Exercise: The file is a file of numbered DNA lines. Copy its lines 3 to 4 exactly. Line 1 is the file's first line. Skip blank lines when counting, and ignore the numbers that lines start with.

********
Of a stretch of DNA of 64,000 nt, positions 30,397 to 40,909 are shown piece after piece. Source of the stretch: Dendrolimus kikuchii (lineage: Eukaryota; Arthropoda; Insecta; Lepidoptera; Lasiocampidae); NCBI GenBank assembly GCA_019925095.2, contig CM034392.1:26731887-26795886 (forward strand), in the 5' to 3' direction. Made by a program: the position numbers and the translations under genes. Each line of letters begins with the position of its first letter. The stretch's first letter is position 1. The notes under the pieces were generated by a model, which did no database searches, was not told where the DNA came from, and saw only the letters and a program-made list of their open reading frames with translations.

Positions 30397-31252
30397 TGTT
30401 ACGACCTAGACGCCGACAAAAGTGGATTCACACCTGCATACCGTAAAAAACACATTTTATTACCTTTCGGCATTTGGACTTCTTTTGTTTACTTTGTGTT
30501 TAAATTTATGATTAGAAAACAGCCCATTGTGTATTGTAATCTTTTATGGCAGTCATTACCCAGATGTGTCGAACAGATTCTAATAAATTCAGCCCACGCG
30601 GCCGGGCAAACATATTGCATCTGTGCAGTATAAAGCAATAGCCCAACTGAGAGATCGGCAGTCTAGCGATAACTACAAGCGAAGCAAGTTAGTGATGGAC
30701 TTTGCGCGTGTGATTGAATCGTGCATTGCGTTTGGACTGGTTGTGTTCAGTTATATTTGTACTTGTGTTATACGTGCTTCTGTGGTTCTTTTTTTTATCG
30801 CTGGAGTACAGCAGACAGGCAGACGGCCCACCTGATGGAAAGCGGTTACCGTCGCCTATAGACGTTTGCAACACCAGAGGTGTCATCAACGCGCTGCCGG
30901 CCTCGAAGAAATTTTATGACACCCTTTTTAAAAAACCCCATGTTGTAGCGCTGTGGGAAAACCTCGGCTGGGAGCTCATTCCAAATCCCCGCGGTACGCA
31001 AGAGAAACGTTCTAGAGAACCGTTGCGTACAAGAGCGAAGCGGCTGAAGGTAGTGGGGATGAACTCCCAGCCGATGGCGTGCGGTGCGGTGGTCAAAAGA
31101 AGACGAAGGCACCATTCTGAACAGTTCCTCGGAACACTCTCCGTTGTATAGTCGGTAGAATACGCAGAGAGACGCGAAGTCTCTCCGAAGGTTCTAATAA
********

30397 TGTT
30401 ACGACCTAGACGCCGACAAAAGTGGATTCACACCTGCATACCGTAAAAAACACATTTTATTACCTTTCGGCATTTGGACTTCTTTTGTTTACTTTGTGTT